Internal Communications Pointers from the Chile Miners Rescue Mission


I have been following the Chile miners rescue very closely and felt there were many lessons to learn from how the entire program was executed and communicated.

To begin, it was one of the world’s most successful operations to get miners out from the longest underground entrapment in history. The meticulous planning, the pace at which the government moved to locate the group, get help when needed, include necessary safeguards, keep their families united above ground and the media informed all showcased the key role of communication, both internal and external.

Here are some of the elements of the entire operation that got me thinking in relation to internal communications within organizations.

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During the first few days while efforts were on to establish if the miners could be rescued or not the country promptly took steps to gain the confidence of their people by sacking those responsible for the mine’s safety. The first step after establishing contact was to send in supplies to get their digestive systems functioning before sharing solid food. Rescue teams also sent oxygen down to where they were trapped. To me establishing the ‘basics’ is crucial for stability and give employees confidence in the ability of their leaders and organizations.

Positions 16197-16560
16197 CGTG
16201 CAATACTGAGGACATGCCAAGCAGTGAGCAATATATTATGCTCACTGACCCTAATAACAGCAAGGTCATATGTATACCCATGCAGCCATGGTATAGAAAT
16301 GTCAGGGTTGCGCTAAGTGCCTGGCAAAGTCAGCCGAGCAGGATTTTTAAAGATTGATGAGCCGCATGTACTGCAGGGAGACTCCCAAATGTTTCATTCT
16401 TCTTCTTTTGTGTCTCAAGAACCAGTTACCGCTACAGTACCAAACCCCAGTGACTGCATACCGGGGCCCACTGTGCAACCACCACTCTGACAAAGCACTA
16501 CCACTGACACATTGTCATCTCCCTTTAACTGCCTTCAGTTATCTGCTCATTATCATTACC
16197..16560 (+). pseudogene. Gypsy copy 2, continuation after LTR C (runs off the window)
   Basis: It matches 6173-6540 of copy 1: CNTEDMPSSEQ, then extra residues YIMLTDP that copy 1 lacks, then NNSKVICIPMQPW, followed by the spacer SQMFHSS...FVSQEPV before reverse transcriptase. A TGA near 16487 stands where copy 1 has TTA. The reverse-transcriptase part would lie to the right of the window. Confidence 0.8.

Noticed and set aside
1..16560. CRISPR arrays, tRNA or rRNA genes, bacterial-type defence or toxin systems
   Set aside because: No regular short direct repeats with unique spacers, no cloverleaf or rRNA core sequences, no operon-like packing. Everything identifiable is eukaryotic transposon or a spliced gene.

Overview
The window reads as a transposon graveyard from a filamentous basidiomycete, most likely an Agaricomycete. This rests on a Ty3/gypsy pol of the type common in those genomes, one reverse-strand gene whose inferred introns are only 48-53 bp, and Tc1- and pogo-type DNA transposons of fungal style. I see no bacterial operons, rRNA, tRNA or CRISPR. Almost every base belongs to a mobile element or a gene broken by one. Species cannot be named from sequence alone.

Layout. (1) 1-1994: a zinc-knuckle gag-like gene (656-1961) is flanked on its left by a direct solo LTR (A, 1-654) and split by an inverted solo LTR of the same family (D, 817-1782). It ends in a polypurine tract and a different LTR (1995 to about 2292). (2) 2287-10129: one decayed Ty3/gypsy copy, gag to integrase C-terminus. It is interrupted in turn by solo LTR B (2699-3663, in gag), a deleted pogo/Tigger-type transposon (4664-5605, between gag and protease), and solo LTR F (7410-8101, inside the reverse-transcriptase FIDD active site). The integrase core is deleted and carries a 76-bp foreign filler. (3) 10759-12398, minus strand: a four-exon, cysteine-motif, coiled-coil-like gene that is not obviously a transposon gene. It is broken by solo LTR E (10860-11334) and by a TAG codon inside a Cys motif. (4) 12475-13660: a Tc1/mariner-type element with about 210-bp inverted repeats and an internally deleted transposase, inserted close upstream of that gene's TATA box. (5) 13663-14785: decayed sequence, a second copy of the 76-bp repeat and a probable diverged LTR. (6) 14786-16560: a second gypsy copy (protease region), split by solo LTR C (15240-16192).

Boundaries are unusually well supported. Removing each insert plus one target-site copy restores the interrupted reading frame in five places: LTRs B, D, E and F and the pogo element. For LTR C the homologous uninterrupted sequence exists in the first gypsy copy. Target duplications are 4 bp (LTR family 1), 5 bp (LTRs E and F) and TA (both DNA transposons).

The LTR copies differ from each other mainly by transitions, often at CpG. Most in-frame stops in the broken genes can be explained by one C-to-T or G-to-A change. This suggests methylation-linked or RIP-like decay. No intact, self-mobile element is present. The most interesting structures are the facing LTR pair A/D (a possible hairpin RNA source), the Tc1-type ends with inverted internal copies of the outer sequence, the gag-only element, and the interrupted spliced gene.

With limited resources and technology infrastructure Chile reached out to NASA for help and sought support of their satellites and experts. NASA sent its team to consult on the rescue mission but also got involved in supporting how the miners were treated and looked after (based on their experiences with space station astronauts). Experts from the Chile Navy were called in to help design the rescue capsule.Establishing the right team and equipping them with the right tools enables consistent communication and accurate results.

A communications system was installed through which each of the men spoke and reported their feeling to doctors and psychologists on the top. Then a systematic plan was created to keep the miners informed and busy. According to media reports NASA experts were invited to share their expertise of helping people cope with long periods of solitude.

A conscious effort made to build trust by sharing appropriate news and set expectations ensured the miners were all on the same page. The miners were kept occupied with games and were made to get into a routine so that time was broken into chunks. The rescue team also reviewed communication that was exchanged between families and miners below so that wrong messages weren’t communicated. Building robust internal communication networks is essential to keeping employees focused on the goals; in this case – coming out safely and getting united with their families.